The reason is easy to understand. The photos of Weems’ black-American experience, and the experiences of women and others, face the expectations of what the viewer sees. As she said in the 2013 SF Weekly interview, “I think the root of all my work is the idea of ​​this. embrace. I hope human women will be accepted. Colorful people deep down in humanity know who they are. I hope you accept it, and finally, if you’re talking about hugs, you’re talking about love matters. “

In Frenkel, the 1962 photo of a black waitress at Diner by Albus is a way of seeing the waitress as part of a culture that tries to hug people in advertising, rather than being weird and out of place ( “Coca Cola”). Drink ”) and dilute their humanity. The waitress looking to the left of the camera has no name, and the uniform says nothing about her identity and instead promotes the restaurant. A 1968 photo of Coretta Scott King taken by Arbus shows King facing up and holding her hand as he stood on the lawn of his home in Atlanta. This is another image with overlapping meanings. Arbus took the picture Harper’s Bazaar A magazine where Coretta Scott King was supposed to attend her husband’s funeral just days after the assassination of Martin Luther King Jr. At this time, Coretta Scott King is not sad. On the contrary, she seems to have hope – this is a vintage Arbus: to capture a disappointing scene.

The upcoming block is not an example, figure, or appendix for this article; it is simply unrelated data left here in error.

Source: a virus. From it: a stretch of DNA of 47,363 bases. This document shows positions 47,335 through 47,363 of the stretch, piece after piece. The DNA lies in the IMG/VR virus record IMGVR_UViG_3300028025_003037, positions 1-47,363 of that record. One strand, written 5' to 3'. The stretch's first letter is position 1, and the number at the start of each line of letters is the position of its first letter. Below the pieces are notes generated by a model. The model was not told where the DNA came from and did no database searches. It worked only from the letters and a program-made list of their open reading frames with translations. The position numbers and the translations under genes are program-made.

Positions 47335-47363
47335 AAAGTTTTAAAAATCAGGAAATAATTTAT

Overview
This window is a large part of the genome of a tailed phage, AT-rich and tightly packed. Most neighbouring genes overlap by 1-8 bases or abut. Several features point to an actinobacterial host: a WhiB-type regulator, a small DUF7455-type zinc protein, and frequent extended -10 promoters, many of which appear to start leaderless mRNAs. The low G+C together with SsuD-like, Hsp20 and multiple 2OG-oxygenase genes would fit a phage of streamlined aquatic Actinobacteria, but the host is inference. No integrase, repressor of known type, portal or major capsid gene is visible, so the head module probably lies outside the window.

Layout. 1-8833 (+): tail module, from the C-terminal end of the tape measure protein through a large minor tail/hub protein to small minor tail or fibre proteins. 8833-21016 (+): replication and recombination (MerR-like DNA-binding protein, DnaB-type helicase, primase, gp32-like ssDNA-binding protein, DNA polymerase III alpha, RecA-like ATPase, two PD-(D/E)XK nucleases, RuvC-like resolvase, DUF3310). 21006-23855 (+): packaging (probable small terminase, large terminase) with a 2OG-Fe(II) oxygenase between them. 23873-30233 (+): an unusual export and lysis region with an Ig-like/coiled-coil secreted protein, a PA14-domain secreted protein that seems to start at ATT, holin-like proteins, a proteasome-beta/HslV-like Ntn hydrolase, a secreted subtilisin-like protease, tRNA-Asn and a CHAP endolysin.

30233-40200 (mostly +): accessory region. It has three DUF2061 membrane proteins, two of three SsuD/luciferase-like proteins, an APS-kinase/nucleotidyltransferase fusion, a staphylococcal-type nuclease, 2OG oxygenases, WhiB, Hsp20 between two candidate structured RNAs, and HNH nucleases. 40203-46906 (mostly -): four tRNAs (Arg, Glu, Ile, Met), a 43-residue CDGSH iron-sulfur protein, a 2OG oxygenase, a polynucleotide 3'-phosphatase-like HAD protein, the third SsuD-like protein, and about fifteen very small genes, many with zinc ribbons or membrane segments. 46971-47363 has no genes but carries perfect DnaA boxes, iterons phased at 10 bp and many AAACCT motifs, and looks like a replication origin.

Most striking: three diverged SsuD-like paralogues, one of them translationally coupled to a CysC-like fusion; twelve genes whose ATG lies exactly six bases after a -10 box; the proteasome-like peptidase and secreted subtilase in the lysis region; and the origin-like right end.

Weems, which is currently on display at the Fraenkel Gallery in September, has selected 45 photos. Weems does not comment on any of the images. In addition, the caption of each image is minimal. You are therefore free to interpret the photographs of Arbus and their meaning for Weems. It may be the best. Weems shares Albus ‘preference for highlighting those who are neglected, and it is expressed in Albus’ photographs.